A Process for Church Planting
Over half of the people in the United States are not actively and happily involved in the life of any church. The need to share the love of Jesus with the world is growing. Jesus’ words are as true now as ever: “I tell you, look around you, and see how the fields are ripe for harvesting” (John 4:35). We cannot simply accept the decline of church communities. We need to recreate, revitalize, or reshape—in a word, change—the way we “do” church to follow and serve Jesus on the Way into the kingdom.
Where churches are no longer central to the culture or sought for their values in spiritual growth and support, Christians need to find other models for “reaching” people. We need to do more than develop an attractive church (cathedral) or community (monastery); we actually need to find people and bring them into our activities. We cannot simply “attract” people to churches; we need to “reach” them. We need to go out and meet people and bring them into community.
This can happen through the growth or revitalization of existing congregations, or it may occur through planting new churches.1 Numerous church studies show a direct link between the rate of church growth or decline and the rate of starting new churches. This may be because new churches immediately focus on reaching more people and are often more open. New churches are free to try new styles of worship, new methods of education, new music, and other “nontraditional” ways to reach new groups of people. New churches may seem more inclusive in terms of racial or ethnic background, generations or age levels, socioeconomic class, theological views, and liturgical styles. So, in various ways, new churches provide opportunities to connect and build relationships differently with non-church people who aren’t drawn to existing churches or who dropped out of church some time ago.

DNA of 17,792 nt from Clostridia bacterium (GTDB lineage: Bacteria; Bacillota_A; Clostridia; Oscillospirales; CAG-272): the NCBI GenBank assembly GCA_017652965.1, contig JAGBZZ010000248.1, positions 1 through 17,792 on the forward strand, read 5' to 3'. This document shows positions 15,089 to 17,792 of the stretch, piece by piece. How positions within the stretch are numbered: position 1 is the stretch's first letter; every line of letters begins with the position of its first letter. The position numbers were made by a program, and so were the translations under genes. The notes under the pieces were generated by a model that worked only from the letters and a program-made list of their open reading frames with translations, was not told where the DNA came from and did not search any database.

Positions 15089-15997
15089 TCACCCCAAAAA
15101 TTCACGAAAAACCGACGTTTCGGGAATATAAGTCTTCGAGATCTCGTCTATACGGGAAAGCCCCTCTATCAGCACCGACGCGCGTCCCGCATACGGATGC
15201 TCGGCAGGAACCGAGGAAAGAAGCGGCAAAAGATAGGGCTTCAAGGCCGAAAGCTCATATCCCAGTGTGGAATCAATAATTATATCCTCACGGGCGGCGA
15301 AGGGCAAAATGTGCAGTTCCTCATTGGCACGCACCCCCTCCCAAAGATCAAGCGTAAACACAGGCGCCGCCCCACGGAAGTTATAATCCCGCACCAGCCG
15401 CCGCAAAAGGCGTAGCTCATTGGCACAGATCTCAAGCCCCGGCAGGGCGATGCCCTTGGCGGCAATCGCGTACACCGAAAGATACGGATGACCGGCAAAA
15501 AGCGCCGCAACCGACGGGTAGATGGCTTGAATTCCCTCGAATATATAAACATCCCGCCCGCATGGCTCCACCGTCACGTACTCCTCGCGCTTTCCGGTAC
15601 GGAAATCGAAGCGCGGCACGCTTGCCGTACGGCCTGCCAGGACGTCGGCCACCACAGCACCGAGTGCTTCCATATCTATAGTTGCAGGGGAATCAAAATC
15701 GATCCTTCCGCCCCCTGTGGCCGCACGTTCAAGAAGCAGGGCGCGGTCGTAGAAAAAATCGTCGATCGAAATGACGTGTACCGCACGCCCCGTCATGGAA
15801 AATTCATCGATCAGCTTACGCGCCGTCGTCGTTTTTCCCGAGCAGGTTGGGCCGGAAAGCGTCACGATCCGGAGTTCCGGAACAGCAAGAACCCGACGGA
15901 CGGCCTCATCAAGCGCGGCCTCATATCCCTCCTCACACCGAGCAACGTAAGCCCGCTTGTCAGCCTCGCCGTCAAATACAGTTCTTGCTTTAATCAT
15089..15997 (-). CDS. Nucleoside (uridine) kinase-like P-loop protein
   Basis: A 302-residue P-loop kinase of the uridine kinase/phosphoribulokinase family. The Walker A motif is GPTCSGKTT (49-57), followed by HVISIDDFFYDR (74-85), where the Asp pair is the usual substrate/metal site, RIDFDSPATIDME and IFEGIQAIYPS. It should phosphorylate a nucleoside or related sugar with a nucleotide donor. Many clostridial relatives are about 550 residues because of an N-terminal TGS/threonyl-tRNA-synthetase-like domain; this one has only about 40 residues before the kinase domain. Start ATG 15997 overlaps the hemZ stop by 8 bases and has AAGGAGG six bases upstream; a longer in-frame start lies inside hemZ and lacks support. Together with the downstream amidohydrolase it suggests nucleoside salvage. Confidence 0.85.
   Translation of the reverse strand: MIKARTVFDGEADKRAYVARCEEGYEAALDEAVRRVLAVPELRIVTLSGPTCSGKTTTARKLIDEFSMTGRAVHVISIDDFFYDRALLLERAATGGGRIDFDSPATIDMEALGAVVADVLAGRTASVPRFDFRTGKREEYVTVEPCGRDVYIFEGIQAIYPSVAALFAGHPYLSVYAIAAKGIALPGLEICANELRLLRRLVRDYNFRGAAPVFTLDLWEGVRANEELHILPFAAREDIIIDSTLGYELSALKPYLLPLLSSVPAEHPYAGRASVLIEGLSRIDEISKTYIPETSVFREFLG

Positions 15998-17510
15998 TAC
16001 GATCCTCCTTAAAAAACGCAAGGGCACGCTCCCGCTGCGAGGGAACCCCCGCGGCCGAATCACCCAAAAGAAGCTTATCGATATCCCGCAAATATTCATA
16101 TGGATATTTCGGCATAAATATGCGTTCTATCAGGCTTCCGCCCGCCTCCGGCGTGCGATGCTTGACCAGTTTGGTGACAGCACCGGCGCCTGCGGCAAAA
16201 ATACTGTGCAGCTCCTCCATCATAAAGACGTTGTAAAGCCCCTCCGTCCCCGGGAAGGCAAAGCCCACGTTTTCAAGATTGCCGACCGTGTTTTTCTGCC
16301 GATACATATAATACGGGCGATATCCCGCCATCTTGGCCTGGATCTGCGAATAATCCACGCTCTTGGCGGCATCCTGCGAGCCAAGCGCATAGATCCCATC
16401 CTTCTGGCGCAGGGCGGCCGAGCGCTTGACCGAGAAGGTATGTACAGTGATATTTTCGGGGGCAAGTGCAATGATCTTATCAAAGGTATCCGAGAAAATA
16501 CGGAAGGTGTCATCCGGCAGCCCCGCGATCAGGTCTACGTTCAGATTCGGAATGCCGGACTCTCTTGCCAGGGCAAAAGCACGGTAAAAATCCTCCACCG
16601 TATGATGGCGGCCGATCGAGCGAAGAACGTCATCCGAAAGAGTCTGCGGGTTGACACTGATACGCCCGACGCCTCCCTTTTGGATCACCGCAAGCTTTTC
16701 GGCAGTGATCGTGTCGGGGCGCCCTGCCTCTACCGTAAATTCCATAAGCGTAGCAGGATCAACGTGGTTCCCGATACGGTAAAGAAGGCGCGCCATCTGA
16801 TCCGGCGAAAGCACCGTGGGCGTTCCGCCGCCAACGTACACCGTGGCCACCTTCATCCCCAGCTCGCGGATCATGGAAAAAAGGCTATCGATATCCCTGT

Not only is there growth in new churches themselves, but churches that start new churches also grow significantly. Helping start new churches teaches us how to reach and engage new members rather than passively waiting for new people to come through our doors. And while existing churches may fear competition, they discover that there is lots more room for other churches. The most effective churches do a few ministries very well and reach only up to three percent of the local population. Few churches have all of the resources or skills to serve everyone in an area. Every Christian church community needs to consider helping to plant new church communities as one of its priorities for building up the body of Christ. A church planter or missioner and a leadership team develop a new Christian community by building relationships, empowering others for ministry, and developing a leadership team through focusing on the following development goal areas:
1. Mission. Facilitate the discovery of the new community’s unique identity, understanding what God is calling this faith community to be and do at this time in its journey and preparing for the future in such way as to strengthen and enhance the understanding of its mission and ministry.
a. Discerning and focusing on a primary mission field involves striving to identify and participate in what God is already doing in and with the local community.
b. Some places to learn more about potential mission fields are business and community associations, development groups, service agencies, demographic and census data, and being present in the area. Networks with community leaders, activists, officials, media sources, service agencies, etc. are the foundation for understanding community needs and building trust and long-term relationships in the community.
c. Ideally, the defined mission field will be discussed and evaluated with respected members of the community network developed for the mission. Become fully aware of their needs and what to offer people the new community may serve. Learn where and how to best make personal connections.